McCain and Obama 'moving on'
Senators have 'nice discussion' after ethics tiff, McCain says
Sen. John McCain had characterized Sen. Obama's "previous assurances" as "typical rhetorical gloss."
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WASHINGTON (CNN) -- A day after a testy exchange of letters that raised eyebrows on Capitol Hill, Republican Sen. John McCain said Tuesday that he and Democratic Sen. Barack Obama were "moving on" after having a "nice discussion."
Further, the two senators are scheduled to appear together on Wednesday afternoon at a Senate hearing on proposed changes to lobbying rules -- the issue that became a bone of contention between them.
"Everything's fine," said McCain, of Arizona, who declined to provide additional details of his conversation with Obama when pressed by reporters. "We're moving on, we're moving on, we're moving on." (Watch McCain's corridor comments before the senators made peace -- 1:40)
On Monday, McCain unleashed an unusually biting and blunt broadside against Obama, accusing the freshman senator from Illinois of backtracking on a previous commitment to work with McCain in developing a bipartisan proposal for lobbying and ethics reform.
In a letter to Obama on Monday, McCain -- upset by his colleague's support for a reform bill put forward by Democratic leaders as well as a suggestion that McCain's approach might delay the process -- accused Obama of "self-interested partisan posturing" and "disingenuousness."
McCain also told the Illinois Democrat that "I understand how important the opportunity to lead your party's efforts to exploit this issue must seem to a freshman senator, and I hold no hard feelings over your earlier disingenuousness."
"I have been around long enough to appreciate that in politics, the public interest isn't always a priority for every one of us," McCain wrote. "Good luck to you, senator."
In response, Obama sent a letter back to McCain, saying he was "puzzled" by McCain's reaction and insisting he still supported a bipartisan approach to ethics reform.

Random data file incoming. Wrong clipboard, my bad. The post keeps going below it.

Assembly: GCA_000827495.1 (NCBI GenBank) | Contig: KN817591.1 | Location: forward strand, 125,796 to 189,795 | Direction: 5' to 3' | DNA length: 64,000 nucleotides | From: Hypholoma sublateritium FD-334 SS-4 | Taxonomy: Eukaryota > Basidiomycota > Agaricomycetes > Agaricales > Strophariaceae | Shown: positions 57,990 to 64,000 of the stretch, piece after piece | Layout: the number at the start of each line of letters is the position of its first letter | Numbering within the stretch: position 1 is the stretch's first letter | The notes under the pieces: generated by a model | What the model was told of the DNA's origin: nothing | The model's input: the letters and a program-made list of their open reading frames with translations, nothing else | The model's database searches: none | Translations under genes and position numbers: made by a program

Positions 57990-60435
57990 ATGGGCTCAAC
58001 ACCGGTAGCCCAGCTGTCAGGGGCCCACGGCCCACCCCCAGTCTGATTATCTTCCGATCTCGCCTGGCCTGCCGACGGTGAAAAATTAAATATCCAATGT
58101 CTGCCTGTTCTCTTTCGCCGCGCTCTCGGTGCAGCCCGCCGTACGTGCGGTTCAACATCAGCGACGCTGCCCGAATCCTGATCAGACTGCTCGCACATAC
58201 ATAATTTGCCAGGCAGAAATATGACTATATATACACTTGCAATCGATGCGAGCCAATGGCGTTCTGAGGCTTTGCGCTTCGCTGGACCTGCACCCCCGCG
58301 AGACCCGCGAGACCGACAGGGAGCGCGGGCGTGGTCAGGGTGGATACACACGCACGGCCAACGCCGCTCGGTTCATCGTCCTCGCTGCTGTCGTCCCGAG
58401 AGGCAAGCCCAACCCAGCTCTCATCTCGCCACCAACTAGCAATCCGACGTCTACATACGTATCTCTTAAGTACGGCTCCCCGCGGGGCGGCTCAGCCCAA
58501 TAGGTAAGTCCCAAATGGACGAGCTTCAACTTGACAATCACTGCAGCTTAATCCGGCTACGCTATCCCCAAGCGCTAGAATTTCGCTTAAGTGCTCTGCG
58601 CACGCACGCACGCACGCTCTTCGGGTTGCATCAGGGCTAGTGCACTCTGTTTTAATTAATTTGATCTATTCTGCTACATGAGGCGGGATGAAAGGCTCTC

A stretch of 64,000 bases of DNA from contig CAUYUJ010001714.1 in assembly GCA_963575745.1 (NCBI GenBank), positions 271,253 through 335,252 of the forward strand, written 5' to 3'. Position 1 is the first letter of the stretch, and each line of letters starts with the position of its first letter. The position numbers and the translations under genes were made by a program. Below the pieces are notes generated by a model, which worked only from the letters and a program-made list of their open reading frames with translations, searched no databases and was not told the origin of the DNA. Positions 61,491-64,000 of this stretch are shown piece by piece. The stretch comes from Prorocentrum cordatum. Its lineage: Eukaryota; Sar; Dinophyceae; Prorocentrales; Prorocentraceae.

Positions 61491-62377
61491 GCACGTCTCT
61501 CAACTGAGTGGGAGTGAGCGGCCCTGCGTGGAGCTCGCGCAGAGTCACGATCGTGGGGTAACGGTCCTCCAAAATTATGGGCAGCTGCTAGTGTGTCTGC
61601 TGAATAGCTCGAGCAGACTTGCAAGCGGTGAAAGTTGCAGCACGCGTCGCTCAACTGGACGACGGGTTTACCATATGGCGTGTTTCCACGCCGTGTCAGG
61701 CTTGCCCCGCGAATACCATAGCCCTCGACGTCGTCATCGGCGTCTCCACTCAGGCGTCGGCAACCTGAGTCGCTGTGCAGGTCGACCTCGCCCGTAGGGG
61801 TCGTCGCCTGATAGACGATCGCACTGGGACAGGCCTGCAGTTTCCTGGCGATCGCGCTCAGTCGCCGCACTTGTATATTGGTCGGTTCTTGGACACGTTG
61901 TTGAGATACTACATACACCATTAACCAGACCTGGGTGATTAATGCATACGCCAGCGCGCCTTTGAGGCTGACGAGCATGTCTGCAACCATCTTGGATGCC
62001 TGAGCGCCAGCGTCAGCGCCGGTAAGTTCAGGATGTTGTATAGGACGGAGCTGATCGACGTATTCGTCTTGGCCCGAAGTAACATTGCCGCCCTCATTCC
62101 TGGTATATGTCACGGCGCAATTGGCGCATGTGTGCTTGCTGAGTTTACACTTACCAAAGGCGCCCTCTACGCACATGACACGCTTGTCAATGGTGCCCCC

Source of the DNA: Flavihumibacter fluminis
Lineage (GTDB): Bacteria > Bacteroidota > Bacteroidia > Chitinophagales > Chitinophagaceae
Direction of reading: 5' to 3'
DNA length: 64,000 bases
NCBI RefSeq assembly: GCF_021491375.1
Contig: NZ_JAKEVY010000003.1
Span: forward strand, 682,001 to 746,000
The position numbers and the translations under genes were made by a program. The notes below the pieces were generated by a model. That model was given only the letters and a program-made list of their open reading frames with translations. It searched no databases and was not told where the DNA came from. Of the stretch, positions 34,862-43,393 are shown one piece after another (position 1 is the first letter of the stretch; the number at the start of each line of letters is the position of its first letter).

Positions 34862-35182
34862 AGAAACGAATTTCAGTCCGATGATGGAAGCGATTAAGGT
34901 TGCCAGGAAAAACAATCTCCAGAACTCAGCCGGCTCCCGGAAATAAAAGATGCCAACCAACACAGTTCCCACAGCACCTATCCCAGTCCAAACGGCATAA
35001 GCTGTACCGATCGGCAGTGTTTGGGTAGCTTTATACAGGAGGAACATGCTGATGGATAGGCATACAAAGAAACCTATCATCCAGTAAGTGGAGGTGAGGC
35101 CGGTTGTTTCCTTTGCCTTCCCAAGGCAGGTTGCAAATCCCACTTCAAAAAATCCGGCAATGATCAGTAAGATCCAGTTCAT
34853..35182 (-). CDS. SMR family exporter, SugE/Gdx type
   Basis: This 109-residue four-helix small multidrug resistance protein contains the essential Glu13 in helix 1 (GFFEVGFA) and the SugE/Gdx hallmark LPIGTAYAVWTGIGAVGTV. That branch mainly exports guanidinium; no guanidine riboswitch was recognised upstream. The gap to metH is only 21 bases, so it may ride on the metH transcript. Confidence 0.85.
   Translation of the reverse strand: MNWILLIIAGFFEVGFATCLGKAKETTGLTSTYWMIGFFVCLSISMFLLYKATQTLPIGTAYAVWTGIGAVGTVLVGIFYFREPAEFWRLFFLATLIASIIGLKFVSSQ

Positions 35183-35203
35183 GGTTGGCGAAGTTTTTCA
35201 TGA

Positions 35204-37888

"The fact that you have now questioned my sincerity and my desire to put aside politics for the public interest is regrettable but does not in any way diminish my deep respect for you, nor my willingness to find a bipartisan solution to this problem," Obama wrote.
Earlier Tuesday, as the controversy brewed, McCain paused in front of the cameras to defend the letter, saying his comments were "a little straight talk about people saying one thing and doing another."
"I don't think that the tone was either venomous or sarcastic," he told reporters, prior to his conversation with Obama. "I'm not angry in the slightest."
McCain also said he understands that "people don't like straight talk."
"That's why I am not going to win Miss Congeniality again this year in the Senate."
What set off McCain was a letter Obama sent him late last week, after he and several other Democrats attended a meeting hosted by McCain to discuss a bipartisan approach to lobbying and ethics reform.
In that letter, Obama expressed support for a reform bill being pushed by Senate Minority Leader Harry Reid, D-Nevada, rather than McCain's proposal for a bipartisan task force to look at legislation.
"I know you have expressed an interest in creating a task force to further study and discuss these matters, but I and others in the Democratic caucus believe the more effective and timely course is to allow the committees of jurisdiction (in the Senate) to roll up their sleeves and get to work on writing ethics and lobbying reform legislation that a majority of the Senate can support," Obama wrote.
In the letter he sent Monday, McCain accused the Democratic leadership of wanting "to use the issue to gain a political advantage in the 2006 elections." And he denied that his task force was designed to short-circuit the Senate committee process.
"The timely findings of a bipartisan working group could be very helpful to the committee in formulating legislation," McCain said. "I have consistently maintained that any lobbying reform proposal be bipartisan."
"As I explained in a recent letter to Senator Reid, and have publicly said many times, the American people do not see this as just a Republican problem or just a Democratic problem."
But in his rebuttal, Obama said he made it clear during last week's meeting that the Democratic caucus would insist that any reform plan go through the normal committee process -- and that he believes Reid's bill "should be the basis for a bipartisan solution."
McCain and Obama are scheduled to testify Wednesday before the Senate Rules Committee. The hearing starts at 2 p.m.
CNN Correspondent Ed Henry and Producer Ted Barrett contributed to this report.
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